By default, opposite tiles poof (disappear) when combined, extending the "zeropair" principle for Integers to algebraic terms. Students might be asked to represent 3x – 4 in at least six different ways.
topPolynomials can be multiplied using an area model. A rectangle is formed with dimensions equal to the two factors. The product of the two factors is represented by the area of the rectangle and is expressed in terms of the variables in the dimensions, as in the two examples below.
Segments can be used to create the dimensions of the rectangle to be filled in.
Once the tiles are used to fill in the area, the values of the variables should be adjusted to show that the rectangular area represents the correct product for every value of the variable(s) not just specific instances. Then an expression for each product can be determined. Here the products are x^{2} + 5x + 6 and 2x^{2} + 7xy + 6y^{2}. Students might be asked what is the same and different about the two multiplication questions.
topFactoring is the inverse operation of multiplying in that the polynomial is expressed as a multiplication of two or more factors. When using an area model, this involves arranging the tiles representing the polynomial into a single rectangle. To do this with the Algebra Tiles tool, represent the polynomial then drag the tiles to form a single rectangle. Identify the dimensions of that rectangle as the factors of the polynomial.
Once the rectangle is formed, segments can be used to mark off the dimensions which are used as factors in the result, (3x + 2y)(2x + y). The variable values should be adjusted to demonstrate that the factors are the same for rectangles of varying sizes. (If you open sample file 4 and click redo repeatedly, you will see this).
Equations can be represented using tiles or segments and solved by trial and error or by balancing.
In the trial and error example below, the equation is modeled using segments. A number line from the annotation tools is used to mark off 10 units. The value of x is changed by sliding the controller on the workspace or in the values panel at the bottom of the screen, until the length is 10 units. (If you open sample file 5 and click redo, you will see this).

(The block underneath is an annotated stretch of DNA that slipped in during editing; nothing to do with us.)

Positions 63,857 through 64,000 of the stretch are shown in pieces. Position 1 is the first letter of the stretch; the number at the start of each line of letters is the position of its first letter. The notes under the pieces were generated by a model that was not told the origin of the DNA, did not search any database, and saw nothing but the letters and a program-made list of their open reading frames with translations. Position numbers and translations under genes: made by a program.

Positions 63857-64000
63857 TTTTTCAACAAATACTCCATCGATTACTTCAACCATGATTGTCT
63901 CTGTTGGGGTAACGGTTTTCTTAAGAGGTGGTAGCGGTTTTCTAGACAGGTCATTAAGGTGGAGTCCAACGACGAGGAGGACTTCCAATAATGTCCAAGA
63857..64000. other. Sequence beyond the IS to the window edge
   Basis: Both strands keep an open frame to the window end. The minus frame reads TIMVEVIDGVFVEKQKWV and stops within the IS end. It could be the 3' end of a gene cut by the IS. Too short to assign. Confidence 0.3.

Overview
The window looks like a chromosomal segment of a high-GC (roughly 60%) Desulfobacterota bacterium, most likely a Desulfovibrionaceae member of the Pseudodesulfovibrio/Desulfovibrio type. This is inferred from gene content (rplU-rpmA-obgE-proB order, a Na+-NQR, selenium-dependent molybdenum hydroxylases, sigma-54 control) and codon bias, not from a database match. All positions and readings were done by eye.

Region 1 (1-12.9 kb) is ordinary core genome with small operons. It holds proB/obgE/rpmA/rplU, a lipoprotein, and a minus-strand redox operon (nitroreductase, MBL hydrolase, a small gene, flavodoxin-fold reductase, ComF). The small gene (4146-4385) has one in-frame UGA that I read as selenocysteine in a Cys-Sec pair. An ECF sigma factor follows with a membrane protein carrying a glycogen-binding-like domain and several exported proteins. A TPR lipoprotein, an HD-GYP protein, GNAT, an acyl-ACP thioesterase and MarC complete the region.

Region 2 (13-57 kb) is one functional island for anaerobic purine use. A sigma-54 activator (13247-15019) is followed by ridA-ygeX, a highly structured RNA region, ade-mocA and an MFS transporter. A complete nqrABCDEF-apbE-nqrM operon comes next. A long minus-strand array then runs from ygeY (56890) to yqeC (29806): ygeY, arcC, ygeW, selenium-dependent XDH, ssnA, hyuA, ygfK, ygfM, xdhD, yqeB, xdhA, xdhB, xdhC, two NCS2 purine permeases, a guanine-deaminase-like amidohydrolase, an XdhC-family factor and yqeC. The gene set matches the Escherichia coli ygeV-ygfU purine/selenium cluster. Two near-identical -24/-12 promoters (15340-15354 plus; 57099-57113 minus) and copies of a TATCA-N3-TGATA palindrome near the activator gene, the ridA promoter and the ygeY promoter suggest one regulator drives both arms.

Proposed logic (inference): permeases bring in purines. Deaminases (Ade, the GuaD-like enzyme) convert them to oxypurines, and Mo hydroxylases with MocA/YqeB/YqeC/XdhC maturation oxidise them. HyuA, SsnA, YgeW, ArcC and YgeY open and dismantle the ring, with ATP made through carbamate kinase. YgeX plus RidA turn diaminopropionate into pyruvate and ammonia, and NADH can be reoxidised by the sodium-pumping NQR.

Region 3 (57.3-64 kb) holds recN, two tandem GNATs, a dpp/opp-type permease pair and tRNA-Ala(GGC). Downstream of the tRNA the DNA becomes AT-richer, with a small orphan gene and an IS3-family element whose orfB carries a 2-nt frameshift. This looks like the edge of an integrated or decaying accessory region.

A balance is drawn using the annotation tools, and tiles are used to represent the equation. Using the principle that equal quantities can be added or removed, 4 is removed from both sides (or 4 added and poofed). The six remaining unit tiles on the right are then arranged in 3 groups of 2 to match the left side in order to conclude that x = 2 (If you open sample file 5 and continue to click redo, you will see how this might be performed using the tool).
In the example below, the equation x^{2} = 18 is solved to find the principal square root of 18. The summary panel allows you to see the value of x^{2} as x changes. Change the number of decimal places in the settings from 1 to 2 to 3 decimal places to get a finer and finer approximation.
Trial and Error can also be used to solve a system of equations like:
2x + y = 15,
x + 3y = 20
Algebra tiles can be used to explore various patterns and related functions.
For example, consider the expression (x + 1)^{2}.
This expression can be represented using algebra tiles.
This image shows the representation using the default value of x = 2.5. Physical manipulatives are designed using an x value of approximately 5.2. Both of these instances illustrate the expression at one particular value. However, the advantage of using the mathies Algebra Tiles tool is that the value of x can be adjusted.
When x = 1, the representation is made up of 4 unit squares so the value of the expression is 4.
How does the representation change as the value of x increases?
Notice that for each value of x, the representation forms a square with side lengths (x+1). As the value of x changes, the side lengths change, the areas of the x and x^{2} tiles change and the 1 tile remains constant.